When working with the Holocaust in a film or book the question that inevitably comes up is, can one make art from the Holocaust? And if so, to what end? The Reader, even its complexities, cannot escape the difficulty of these questions and stumbles even as it seems to try to question how one should approach the Holocaust. The subtleties of the film undercut its overt statements about the subject, and it’s these subtleties that makes The Reader, although excellent and never uneven in terms of acting or story, unable to completely resolve the needs of the story and the questions of suitability.
The Reader tells the story of Michael and Anna who meet in the early 50’s when Michael is 15 or 16 and Anna is in her late 30’s. They begin a passionate affair that is filled with sex and long reading sessions when Michael would read to Anna from his school books. Michael distances himself from his family and his friends as he and Anna spend more time together, finally culminating in a bicycle trip through the country side. Suddenly, though, Anna is offered a promotion where she works and instead of taking it, moves out and says nothing to Michael. Naturally, Michael is devastated but life goes on and the move cuts to show him as a law student in the early 60’s. He is a law student without any particular convictions until his professor takes him to the trial of 6 women SS concentration camp guards. One of the guards turns out to be Anna, and not only is she implicated in the mass killing of prisoners in a fire in a church, but she is said to have been the leader of the guards. Anna seems emotionless and does not deny anything like the other women. Instead, her only defense seems to be is that it was a good job, a better one than the one at Siemens. At one point in the questioning she asks the Judge, what would you done? Implying it was perfectly natural to take the job as a guard. During the trial, though, Michael realizes that she is illiterate and that she could not have written the confession where she takes responsibility for not freeing the prisoners in the burning church. Michael wants to tell her that she shouldn’t take the blame, but he can’t and she is sentenced to the maximum time in prison. Michael forgets about her and marries and has a daughter, but haunted by her he cannot relate to other women and lives a solitary life until, one day, he sees one of his old books and decides to read to her again using cassettes. He reads book after book as he rekindles a forgotten love and she receives the tapes which she listens to at first, but then uses to learn to read. After years of this, she is set to be released, but Michael still wants to keep his distance and the day before leaving the prison hangs herself. She doesn’t explain why she did it, but she does will all her money and possessions to Michael. The movie then cuts to New York sometime latter. Michael goes to meet one of the survivors from the camp who had written the book that implicated Anna. She won’t take Anna’s money, which Michael says Anna wanted to give her. She says nothing good ever came from the camps, yet she does take a little tin tea box that Anna had stored the money in and which looked like one her father had given her when she was a child. This pleases Michael and he returns to Germany satisfied. The closing scene is of Michael and his daughter at Anna’s grave just before he tells her about Anna.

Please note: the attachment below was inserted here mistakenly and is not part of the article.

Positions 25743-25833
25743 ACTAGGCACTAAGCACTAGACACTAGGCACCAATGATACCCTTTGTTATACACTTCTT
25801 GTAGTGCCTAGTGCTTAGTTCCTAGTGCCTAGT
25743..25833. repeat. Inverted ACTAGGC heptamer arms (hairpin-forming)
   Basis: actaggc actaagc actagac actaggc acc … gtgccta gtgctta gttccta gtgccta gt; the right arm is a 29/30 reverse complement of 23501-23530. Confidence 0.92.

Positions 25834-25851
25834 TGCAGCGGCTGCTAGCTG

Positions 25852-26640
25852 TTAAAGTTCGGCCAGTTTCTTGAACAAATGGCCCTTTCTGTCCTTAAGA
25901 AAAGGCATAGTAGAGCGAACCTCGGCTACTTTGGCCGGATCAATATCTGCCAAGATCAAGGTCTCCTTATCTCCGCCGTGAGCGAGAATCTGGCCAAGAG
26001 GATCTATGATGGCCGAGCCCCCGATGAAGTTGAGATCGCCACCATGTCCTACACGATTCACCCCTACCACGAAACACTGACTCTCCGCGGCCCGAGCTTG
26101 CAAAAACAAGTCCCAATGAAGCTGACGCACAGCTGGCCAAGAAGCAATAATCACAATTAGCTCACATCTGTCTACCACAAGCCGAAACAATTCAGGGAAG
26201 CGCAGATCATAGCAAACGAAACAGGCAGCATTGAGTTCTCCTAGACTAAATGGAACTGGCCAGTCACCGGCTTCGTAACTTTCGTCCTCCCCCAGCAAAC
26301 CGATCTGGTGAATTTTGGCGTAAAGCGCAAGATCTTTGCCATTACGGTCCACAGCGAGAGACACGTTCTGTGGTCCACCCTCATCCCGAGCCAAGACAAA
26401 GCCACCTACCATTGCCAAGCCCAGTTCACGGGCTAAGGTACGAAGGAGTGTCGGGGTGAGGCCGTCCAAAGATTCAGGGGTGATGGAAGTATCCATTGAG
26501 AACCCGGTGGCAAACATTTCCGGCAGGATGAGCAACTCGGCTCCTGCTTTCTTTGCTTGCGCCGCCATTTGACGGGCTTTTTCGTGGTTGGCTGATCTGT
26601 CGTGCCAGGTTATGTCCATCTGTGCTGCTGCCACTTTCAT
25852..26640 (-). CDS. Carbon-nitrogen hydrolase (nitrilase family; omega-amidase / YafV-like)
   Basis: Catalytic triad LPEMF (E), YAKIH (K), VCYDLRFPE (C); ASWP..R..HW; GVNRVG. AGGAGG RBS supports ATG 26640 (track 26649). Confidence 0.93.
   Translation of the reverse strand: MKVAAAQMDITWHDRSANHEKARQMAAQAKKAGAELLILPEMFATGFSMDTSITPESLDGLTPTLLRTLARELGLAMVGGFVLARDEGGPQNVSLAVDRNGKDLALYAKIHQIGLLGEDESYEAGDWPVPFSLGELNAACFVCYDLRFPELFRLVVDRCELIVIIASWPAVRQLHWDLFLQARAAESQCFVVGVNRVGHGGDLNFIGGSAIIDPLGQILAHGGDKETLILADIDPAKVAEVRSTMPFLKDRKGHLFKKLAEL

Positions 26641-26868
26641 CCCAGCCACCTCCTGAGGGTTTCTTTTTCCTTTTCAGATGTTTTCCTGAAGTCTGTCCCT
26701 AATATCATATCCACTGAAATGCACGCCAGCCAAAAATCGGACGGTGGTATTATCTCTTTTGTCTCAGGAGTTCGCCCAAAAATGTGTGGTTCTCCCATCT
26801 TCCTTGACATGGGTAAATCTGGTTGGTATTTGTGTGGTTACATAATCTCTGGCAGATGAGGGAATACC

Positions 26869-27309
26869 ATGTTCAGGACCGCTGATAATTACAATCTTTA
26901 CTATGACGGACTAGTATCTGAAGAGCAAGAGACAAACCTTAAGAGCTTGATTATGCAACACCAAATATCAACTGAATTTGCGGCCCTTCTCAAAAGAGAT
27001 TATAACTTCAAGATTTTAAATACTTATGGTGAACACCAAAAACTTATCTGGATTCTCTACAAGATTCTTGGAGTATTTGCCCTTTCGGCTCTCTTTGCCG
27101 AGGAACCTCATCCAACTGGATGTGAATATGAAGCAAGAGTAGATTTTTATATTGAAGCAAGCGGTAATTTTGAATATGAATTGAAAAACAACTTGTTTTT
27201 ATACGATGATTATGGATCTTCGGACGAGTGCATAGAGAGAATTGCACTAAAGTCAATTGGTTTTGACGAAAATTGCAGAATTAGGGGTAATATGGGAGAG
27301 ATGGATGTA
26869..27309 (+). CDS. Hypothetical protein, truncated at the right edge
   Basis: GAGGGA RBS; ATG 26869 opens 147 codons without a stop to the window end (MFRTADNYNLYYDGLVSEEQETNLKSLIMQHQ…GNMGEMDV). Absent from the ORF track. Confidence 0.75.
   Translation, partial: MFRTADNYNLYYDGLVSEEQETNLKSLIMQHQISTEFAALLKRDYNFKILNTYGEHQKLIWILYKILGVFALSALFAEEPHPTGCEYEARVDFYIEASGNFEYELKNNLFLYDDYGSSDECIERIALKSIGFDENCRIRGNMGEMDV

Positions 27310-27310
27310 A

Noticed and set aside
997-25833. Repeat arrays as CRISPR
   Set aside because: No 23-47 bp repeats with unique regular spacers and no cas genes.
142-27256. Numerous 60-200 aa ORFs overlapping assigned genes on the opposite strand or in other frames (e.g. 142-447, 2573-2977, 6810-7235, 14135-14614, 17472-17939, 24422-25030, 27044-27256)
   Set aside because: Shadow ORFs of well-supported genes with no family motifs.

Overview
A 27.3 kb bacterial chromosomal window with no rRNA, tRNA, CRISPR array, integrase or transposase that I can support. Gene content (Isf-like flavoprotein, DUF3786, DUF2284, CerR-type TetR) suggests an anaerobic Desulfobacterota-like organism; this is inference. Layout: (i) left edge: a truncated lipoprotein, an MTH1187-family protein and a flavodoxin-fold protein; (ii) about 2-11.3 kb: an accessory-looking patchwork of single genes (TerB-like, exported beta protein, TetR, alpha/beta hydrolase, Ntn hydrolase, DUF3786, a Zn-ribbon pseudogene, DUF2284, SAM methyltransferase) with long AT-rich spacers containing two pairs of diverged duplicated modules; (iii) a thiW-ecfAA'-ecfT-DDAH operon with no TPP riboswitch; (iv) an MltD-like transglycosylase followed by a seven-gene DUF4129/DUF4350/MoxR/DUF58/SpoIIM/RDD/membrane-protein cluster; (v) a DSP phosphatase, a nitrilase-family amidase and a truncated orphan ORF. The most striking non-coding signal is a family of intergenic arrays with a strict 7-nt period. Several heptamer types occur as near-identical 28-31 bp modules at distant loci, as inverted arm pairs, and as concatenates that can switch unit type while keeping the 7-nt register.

It is clear even from the above that Anna is a difficult charter to understand. It is even more so because the film is not Anna’s story, but Michael’s story about Anna. Yet it is clear that she is either cold and callous or someone who has so compartmentalized her life that her role in the Holocaust has little meaning to her. When she tells the judge, what would you have done, she makes it clear that she does not see much in the way of the moral dimensions of her choice. Her choice has the physical consequences—jail, poverty—but not the moral. It is possible she even believed in the process of murder. Whatever the case, there is no Poe-like Tell Tale Heart to redeem her, only her history. (Is it even possible to believe someone like her has recanted? But that is a different issue.) When she dies she gives her money only to Michael, not to any one else, as the warden makes clear when she says, “she left everything to you (Michael).” Michael, however, says to the survivor in New York that Anna wanted her to have the money. Most likely, since this is Michael’s story, Anna said nothing. Anna did what she did and the greater shame was to admit she couldn’t read—a truly unbalanced view of what is shameful.